May 31, 2016 6:18 pm

Ron. It is timing. Perhaps you can bring he next SSBN forward, but what if you cannot? What if T45 problems cannot be fixed & they end up being retired early? £1035m seems a lot, but if you end up spending £900m anyway, then an extra £135m for a more capable asset, is probably a good investment.

May 31, 2016 7:37 pm

My point was not about reducing military spending its was about the best use of the money and I would argue what is the justification for an 8th astute primarily to be able to launch 28 TLAM? When the same or less could be spent giving us a more significant capability in the same area. Having 6 type 45’s refitted/upgraded and able to carry up to 96 TLAM and 7 Astutes would be in my view a better capability than 6 current type 45’s and 8 Astutes. My view on wanting some sort of SSGN’s is more about being USN lite than actual military capabilities.

May 31, 2016 7:55 pm

No point having all those tlams if you don’t have the corresponding strategic recon and planning capability to know what to shoot at.

May 31, 2016 8:09 pm

Where was i proposing we buy a load of TLAMs without the ability to find targets for them??

Peter Elliott
May 31, 2016 8:21 pm

That was one of the lessons of Libya wasn’t it. Only the Americans had the means and capability to indentify and classify the targets. The rest of NATO simply couldn’t do it. Either to have the ISTAR capability to see into Libya at high resolution or the HQ staff at the necessary skills and scale to sift and process the data into a usable target list.

Hopefully the lesson has been learned. Any fixes will however be the sort of sensitive thing that we wouldn’t hear about one way or the other.

Brian Black
Brian Black
May 31, 2016 8:55 pm

HMAFR, I would expect that if an SV or MIV variant were to carry a mounted ATGM, it would be somewhat integrated with the vehicle and not removable.

You can have components under armour on the vehicle, an integrated power supply, more than one missile ready to fire as the weight isn’t such an issue, and the weapon sight might well be the best optical sensor on the vehicle. It could be unnecessarily limiting and impractical to have a removable missile system.

In the British Army’s MILAN era, mechanized units would have the CVRT MILAN compact turret as well as the man-portable weapon team aboard a 432. The larger Swingfire didn’t have a comparative stand-alone launcher.

The man-portable MILAN launcher could be fitted to the Landrover WMIK ring; but that wasn’t a vehicle mounted system as such. It provided a rapid ready-to-fire ability, but was normally dismounted as soon as the vehicle stopped for any length of time.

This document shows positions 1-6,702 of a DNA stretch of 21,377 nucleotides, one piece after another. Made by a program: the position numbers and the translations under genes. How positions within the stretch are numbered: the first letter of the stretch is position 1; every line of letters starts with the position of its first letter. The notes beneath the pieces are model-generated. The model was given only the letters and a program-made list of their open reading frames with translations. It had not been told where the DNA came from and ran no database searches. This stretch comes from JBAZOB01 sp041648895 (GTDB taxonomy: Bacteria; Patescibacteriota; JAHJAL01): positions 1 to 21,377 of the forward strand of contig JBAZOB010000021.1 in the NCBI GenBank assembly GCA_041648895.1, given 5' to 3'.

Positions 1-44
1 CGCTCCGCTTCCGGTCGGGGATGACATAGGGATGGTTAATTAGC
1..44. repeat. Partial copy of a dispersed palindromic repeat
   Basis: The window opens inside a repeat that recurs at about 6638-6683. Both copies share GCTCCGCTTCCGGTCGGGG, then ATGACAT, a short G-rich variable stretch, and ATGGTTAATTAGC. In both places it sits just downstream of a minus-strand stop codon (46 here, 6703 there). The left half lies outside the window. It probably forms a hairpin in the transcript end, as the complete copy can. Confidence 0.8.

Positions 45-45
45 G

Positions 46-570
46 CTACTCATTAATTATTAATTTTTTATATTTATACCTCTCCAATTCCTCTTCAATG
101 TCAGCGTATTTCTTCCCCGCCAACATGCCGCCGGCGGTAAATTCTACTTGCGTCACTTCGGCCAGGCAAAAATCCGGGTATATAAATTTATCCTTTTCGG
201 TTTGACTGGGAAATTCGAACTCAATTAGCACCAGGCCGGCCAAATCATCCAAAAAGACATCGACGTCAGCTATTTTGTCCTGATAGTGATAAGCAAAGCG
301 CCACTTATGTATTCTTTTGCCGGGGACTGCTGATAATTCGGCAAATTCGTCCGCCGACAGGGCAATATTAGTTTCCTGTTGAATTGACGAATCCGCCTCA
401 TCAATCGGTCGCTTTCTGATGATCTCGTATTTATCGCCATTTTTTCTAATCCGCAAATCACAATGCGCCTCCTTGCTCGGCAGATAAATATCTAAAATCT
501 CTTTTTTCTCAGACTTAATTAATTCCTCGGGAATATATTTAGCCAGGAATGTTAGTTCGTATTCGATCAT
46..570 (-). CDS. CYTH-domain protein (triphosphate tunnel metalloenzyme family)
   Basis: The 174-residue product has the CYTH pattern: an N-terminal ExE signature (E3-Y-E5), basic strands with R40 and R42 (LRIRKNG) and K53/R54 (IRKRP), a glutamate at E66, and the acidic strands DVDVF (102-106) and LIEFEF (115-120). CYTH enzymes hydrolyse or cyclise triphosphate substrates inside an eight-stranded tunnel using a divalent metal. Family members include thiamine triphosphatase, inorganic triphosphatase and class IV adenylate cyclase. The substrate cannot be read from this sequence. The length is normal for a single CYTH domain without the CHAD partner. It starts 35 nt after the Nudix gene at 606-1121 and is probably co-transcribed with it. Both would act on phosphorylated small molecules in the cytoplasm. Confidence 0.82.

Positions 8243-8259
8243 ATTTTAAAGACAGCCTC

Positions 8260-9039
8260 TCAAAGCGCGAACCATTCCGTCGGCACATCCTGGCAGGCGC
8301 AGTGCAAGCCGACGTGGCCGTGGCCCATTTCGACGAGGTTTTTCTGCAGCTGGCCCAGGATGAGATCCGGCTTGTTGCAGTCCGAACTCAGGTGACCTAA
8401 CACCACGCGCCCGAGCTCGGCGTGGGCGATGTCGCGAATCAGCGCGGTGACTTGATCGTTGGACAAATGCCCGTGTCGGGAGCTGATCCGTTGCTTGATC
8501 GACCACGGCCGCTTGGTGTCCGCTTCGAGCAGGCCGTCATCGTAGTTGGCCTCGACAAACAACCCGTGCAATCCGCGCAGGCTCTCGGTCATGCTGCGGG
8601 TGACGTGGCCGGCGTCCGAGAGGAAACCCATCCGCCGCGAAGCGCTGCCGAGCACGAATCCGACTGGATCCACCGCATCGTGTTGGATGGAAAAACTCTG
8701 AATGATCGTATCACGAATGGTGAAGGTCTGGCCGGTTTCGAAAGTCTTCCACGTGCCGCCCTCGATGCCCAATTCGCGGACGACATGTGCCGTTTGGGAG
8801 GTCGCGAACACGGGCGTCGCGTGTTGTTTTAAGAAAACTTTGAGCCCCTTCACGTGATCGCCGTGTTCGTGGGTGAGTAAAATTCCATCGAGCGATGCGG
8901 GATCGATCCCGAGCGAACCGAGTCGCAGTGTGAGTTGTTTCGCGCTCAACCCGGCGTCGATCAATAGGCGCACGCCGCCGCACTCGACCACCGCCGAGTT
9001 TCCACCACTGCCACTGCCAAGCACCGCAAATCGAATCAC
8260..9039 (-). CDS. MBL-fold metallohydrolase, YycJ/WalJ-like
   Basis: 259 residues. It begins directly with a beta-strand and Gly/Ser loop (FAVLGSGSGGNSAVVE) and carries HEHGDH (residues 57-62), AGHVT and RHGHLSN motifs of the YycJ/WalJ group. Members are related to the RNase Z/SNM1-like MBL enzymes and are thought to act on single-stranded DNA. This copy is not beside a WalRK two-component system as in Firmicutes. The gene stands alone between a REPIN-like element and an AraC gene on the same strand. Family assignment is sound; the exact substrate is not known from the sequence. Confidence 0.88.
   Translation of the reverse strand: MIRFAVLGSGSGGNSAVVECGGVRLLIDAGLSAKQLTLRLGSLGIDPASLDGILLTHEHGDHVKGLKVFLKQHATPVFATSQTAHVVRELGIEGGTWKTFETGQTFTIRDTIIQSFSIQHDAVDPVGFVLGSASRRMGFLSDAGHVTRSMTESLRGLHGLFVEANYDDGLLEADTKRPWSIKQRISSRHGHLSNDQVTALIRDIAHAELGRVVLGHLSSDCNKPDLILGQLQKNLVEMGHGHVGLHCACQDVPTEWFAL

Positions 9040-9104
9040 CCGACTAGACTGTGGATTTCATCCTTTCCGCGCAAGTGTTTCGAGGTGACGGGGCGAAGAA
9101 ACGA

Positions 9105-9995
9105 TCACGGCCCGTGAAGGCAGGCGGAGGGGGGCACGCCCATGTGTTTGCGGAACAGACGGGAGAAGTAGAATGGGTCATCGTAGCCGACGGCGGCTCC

The man-portable launcher was also quickly plonked onto Warrior turrets for the Gulf War, but not integrated in any way, and your fella would have to pop out to use it. Done to address the particular lack of capability (eg, Bradley TOW), but hardly perfect.

Brian Black
Brian Black
May 31, 2016 11:37 pm

I think the big obvious box launchers, for multiple Hellfire missiles, found on vehicles like that M113 are down to the lock-on-after-launch capability.

LOAL allows missiles like Hellfire and Brimstone to be deployed on ground vehicles with different operating concepts than wire-guided line-of-site missiles like Swingfire and TOW.

LOAL missiles can be chucked at the enemy from out of sight vehicles, potentially to find a target themselves, or more likely for indirect engagement – designated by other ground forces, Apache, or other aircraft and UAV. With a battlefield cooperative engagement system, an Apache could even launch the missiles itself.

The launch vehicle can be essentially an extra magazine for an Apache, rather than a more discreet overwatch vehicle like the CVRT Striker.

June 1, 2016 4:01 am

thanks Brian.

June 1, 2016 8:55 am

TD I applaud you for highlighting (yet again) the lack of battlefield anti-tank overwatch capability.

My take on things from ground level.

I’m struggling to understand why anyone would believe that overwatch for highly mobile tracked AFVs could be effectively provided by dismounted Javelin equipped teams? Failure by senior commanders to fully understand the tactics, role and capability of the CVR(T) Striker and the need to save a few pounds on whole fleet management led to its untimely demise. They were “replaced” by CVR(T) Spartan mounted troops equipped with Javelin. A huge step backwards. However, that’s a cost saving of 4 x Strikers and 12 men per Squadron. They gave the bean counters a sacrifice and then turned a blind eye.